While all plants have a small effect on the smell and taste of honey (ex: wildflower honey vs. clover honey), other plants will significantly affect honey’s features.

More specifically, the family of Asteraceae plants creates honey that smells very strongly. Common asters include goldenrod, dandelion, and daisy-like flowers. Asters usually bloom in the autumn, which is when you’re most likely to smell this type of honey.

Although it doesn’t significantly change the taste of the honey, it can be very potent in the smell. For that reason, some beekeepers opt to leave it for their bees. However, some studies point to aster honey having specific medical benefits not found in other kinds of honey. 

How you can differentiate aster honey from the presence of foulbrood is mainly the smell. The smell of aster honey will remind you of a specific flower (most likely a dandelion or goldenrod). In addition, aster honey has notes of vinegar and ammonia, while AFB smells like rotting flesh.

Luckily, if you are sensitive to harsh smells, there are easy ways to avoid aster honey. Since most aster flowers bloom during the fall season, all you have to do is harvest before they bloom. After they begin to bloom, allow your bees to keep whatever honey is produced. 

4. You Have a Mouse Infestation

Do none of the smells above match what you are experiencing with your hive? While there are several other options of what it may be, if your hive smells of urine, you probably have a mouse infestation.

Mice are generalists when it comes to food. They have plenty of food to eat during the summertime, including your garden veggies, cat or dog food, or other wild plants and insects. However, when it starts to become cold outside, there are fewer options for them.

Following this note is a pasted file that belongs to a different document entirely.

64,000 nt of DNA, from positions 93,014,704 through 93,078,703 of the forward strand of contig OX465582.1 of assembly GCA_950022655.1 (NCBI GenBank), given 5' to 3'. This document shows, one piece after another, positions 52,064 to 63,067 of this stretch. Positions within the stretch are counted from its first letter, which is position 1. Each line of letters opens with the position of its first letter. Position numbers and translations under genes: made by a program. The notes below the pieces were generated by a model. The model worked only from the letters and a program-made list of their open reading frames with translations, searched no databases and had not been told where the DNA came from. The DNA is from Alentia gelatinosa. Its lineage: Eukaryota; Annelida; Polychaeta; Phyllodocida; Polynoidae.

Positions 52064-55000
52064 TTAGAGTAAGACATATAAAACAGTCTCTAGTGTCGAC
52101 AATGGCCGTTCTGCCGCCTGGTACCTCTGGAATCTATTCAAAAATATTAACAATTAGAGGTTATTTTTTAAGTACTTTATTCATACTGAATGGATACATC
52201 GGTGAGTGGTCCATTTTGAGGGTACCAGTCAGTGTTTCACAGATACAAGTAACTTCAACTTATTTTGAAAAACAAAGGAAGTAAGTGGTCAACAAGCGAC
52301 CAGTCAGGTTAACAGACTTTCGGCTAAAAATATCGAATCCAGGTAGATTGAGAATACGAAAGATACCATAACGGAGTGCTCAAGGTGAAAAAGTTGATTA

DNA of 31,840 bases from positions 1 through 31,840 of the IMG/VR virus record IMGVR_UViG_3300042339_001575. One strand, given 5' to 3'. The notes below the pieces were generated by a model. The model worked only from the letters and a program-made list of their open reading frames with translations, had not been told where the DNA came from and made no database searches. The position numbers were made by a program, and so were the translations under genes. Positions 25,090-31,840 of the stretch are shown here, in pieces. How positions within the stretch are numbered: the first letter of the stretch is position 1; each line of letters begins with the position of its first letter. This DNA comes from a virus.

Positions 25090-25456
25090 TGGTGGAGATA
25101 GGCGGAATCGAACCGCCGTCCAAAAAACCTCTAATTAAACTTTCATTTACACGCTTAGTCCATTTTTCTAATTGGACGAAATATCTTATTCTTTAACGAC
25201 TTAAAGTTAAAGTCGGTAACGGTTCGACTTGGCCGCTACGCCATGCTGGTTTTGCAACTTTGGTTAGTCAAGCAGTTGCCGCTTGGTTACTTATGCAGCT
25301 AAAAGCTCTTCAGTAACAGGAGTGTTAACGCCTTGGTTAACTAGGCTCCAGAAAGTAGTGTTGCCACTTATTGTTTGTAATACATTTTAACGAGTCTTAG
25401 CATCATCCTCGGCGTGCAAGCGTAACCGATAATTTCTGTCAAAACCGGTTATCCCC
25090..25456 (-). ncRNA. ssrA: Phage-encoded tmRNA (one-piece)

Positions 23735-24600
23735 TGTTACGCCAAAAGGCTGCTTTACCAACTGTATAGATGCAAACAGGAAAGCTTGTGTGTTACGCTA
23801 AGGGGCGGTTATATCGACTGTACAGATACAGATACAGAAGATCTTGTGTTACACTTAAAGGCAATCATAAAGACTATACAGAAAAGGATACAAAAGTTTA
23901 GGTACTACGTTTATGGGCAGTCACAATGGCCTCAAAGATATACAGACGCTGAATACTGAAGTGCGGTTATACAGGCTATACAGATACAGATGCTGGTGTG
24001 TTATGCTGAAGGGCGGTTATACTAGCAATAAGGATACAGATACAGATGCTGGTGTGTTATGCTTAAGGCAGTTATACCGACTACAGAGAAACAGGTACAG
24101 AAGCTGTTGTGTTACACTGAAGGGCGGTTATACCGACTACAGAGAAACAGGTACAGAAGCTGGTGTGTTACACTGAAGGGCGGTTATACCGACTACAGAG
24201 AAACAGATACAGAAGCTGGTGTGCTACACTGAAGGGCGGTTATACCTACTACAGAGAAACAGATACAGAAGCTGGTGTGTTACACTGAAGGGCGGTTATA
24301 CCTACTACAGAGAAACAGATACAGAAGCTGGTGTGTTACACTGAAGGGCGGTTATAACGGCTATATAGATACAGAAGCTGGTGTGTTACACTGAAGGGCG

So, sometimes, mice will be brave enough to enter a beehive during a cold night. While they would never do this in warm weather, due to the likelihood of them being attacked and killed, they are much safer during the cold. Bees are very vulnerable to weather changes. When it’s cold, bees gather together in one section of the hive to keep that area and themselves warm.

During this time, a mouse will sneakily enter the hive undetected. They are especially attracted to top bar hives, although they’ve been seen in Warre and Langstroth as well.

Mice presence is harmful to you and your hive because:

  • Mice eat pollen directly from the pollen band, which your bees feed from. If your bees are left with little to no pollen, they will need supplemental feeding, or they can starve.
  • Mice carry lots of diseases, including American Foulbrood or Varroa Mites. If they come into contact with honey that you harvest, they may also contaminate that.

Signs of a mouse infestation include:

  • Wax on the floor of the hive in large chunks
  • Headless, dead bees
  • The smell of urine.

Like other mice infestations, you can get rid of them by placing traps and covering your hive in deterrent scents. You can also move the hive to a location with less access.

Final Thoughts

While it’s not common for your honey to smell bad, it’s not disastrous either. Honey can smell off for several reasons, especially given the region and time of year. However, the 4 most common reasons your honey smells are that your bees have American Foulbrood, your honey is fermenting, your bees have collected nectar from aster plants, or you have a mouse problem.

Depending on the reason, you can easily detect where it’s coming from and solve the issue quickly.

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About Me

Hi, I'm Joe! I'm the head of SEO and content management at Bloom and Bumble. I'm a huge plant lover and over the years my home has become more like an indoor rainforest. It has taken a lot of trial and error to keep my plants healthy and so I'm here to share my knowledge to the rest of the world.